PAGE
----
Hertfordshire-based Hills Independent Living Service that provides Meals on Wheels in the community, brought speeding offences down 80% and collisions down 43% over 10 months. It saved 26% on fleet insurance
McLaren Automotive produces high-performance vehicles, with high brand recognition, meaning that any failures in these areas have the potential to be dangerous, costly, and cause serious reputational damage to the brand. With a focus on identifying risks and raising driving standards, the supercar company managed to get its insurance claims down 54% over 36 months; the cost of fleet insurance down 21% per vehicle per year over 10 months since 2014 with further reductions anticipated; and complaints from the public down 100% over 18 months.
“These organisations are the tip of the iceberg and there are countless more case studies on our website,” says Simon Turner, campaign manager for Driving for Better Business. “Very few organisations can operate without using the roads and around 20 million people are estimated to drive for work in some capacity – from professional drivers to those who make occasional work journeys and includes company owned vehicles and privately owned vehicles.
“Driving for work is one of the highest-risk activities that most employees undertake. It is also a significant cost to the business. Employers that manage this issue well have peace of mind that they are legally compliant, are regarded by staff as better places to work, and perform at a much higher level of efficiency than those that don’t.
“There is clearly a strong business case for managing work-related road safety. Fewer road incidents mean fewer days lost to injury; fewer repairs to vehicles with vehicles out of action; fewer missed orders and overall reduced running costs. Now is the time to become better informed and start getting the benefits of better practice.”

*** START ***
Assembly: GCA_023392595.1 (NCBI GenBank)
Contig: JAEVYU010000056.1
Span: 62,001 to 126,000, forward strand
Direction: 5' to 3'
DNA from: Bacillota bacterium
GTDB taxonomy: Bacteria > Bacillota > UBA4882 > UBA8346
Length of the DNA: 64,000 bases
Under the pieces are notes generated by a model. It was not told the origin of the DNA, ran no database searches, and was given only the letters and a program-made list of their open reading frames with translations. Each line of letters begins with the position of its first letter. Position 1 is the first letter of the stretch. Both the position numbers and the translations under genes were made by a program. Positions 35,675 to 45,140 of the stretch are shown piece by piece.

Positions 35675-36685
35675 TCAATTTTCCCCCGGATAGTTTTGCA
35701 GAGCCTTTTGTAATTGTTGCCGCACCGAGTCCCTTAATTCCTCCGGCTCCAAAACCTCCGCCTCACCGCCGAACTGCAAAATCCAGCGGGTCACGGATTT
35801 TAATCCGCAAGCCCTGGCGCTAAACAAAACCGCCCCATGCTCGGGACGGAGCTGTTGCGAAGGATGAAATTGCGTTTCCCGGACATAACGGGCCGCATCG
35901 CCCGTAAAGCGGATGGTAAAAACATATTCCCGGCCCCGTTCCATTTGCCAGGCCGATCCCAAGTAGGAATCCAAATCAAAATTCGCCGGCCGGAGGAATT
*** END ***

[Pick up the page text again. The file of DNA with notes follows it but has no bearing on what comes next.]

Dave Conway, Road Safety Manager at transport and construction company FM Conway, says: “If you are going to persuade a business to adopt these systems there needs to be a business case. Within the first year of adopting the system, we found ourselves with a £56,000 reduction in our fleet insurance premium. That’s a sound business case.”
Driving for work is one of the highest-risk activities that many employees undertake, whether they drive a commercial vehicle, a company car or make occasional work journeys in their own vehicle. As the gig economy continues to grow, this also means those who ride for work as well as those who drive.
Driving for Better Business is a free to access government-backed Highways England programme, delivered in partnership with RoadSafe, to help employers in the private and public sectors reduce work-related road risk, protecting staff who drive or ride for work, and others who they may share the road with.
Our mission is to improve the levels of compliance for all those who drive or ride for work by sharing good practice and demonstrating the significant business benefits of managing work-related road risk more effectively.